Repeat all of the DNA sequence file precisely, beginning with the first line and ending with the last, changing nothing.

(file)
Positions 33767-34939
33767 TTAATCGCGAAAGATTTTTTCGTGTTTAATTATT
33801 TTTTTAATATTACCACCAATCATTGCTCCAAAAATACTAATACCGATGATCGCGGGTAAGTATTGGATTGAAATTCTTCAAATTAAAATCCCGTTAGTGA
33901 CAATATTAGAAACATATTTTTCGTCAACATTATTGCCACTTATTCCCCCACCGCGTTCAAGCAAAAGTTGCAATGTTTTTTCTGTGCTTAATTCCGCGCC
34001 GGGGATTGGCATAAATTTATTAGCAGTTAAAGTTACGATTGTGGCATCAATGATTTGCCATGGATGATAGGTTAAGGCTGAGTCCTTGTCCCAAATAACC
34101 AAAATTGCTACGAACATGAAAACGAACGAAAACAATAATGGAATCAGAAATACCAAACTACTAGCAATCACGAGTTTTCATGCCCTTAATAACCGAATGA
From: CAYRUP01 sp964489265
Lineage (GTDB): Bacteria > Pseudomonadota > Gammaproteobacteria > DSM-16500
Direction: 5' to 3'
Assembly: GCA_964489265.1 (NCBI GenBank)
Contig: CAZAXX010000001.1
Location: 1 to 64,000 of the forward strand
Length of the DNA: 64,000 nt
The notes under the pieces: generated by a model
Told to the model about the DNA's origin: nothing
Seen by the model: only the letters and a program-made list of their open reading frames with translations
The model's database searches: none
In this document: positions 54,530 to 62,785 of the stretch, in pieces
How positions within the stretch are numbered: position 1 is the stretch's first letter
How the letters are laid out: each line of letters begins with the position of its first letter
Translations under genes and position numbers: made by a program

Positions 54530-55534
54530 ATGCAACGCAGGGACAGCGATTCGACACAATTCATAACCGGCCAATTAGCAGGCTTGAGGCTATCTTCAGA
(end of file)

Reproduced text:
Positions 33767-34939
33767 TTAATCGCGAAAGATTTTTTCGTGTTTAATTATT
33801 TTTTTAATATTACCACCAATCATTGCTCCAAAAATACTAATACCGATGATCGCGGGTAAGTATTGGATTGAAATTCTTCAAATTAAAATCCCGTTAGTGA
33901 CAATATTAGAAACATATTTTTCGTCAACATTATTGCCACTTATTCCCCCACCGCGTTCAAGCAAAAGTTGCAATGTTTTTTCTGTGCTTAATTCCGCGCC
34001 GGGGATTGGCATAAATTTATTAGCAGTTAAAGTTACGATTGTGGCATCAATGATTTGCCATGGATGATAGGTTAAGGCTGAGTCCTTGTCCCAAATAACC
34101 AAAATTGCTACGAACATGAAAACGAACGAAAACAATAATGGAATCAGAAATACCAAACTACTAGCAATCACGAGTTTTCATGCCCTTAATAACCGAATGA
From: CAYRUP01 sp964489265
Lineage (GTDB): Bacteria > Pseudomonadota > Gammaproteobacteria > DSM-16500
Direction: 5' to 3'
Assembly: GCA_964489265.1 (NCBI GenBank)
Contig: CAZAXX010000001.1
Location: 1 to 64,000 of the forward strand
Length of the DNA: 64,000 nt
The notes under the pieces: generated by a model
Told to the model about the DNA's origin: nothing
Seen by the model: only the letters and a program-made list of their open reading frames with translations
The model's database searches: none
In this document: positions 54,530 to 62,785 of the stretch, in pieces
How positions within the stretch are numbered: position 1 is the stretch's first letter
How the letters are laid out: each line of letters begins with the position of its first letter
Translations under genes and position numbers: made by a program

Positions 54530-55534
54530 ATGCAACGCAGGGACAGCGATTCGACACAATTCATAACCGGCCAATTAGCAGGCTTGAGGCTATCTTCAGA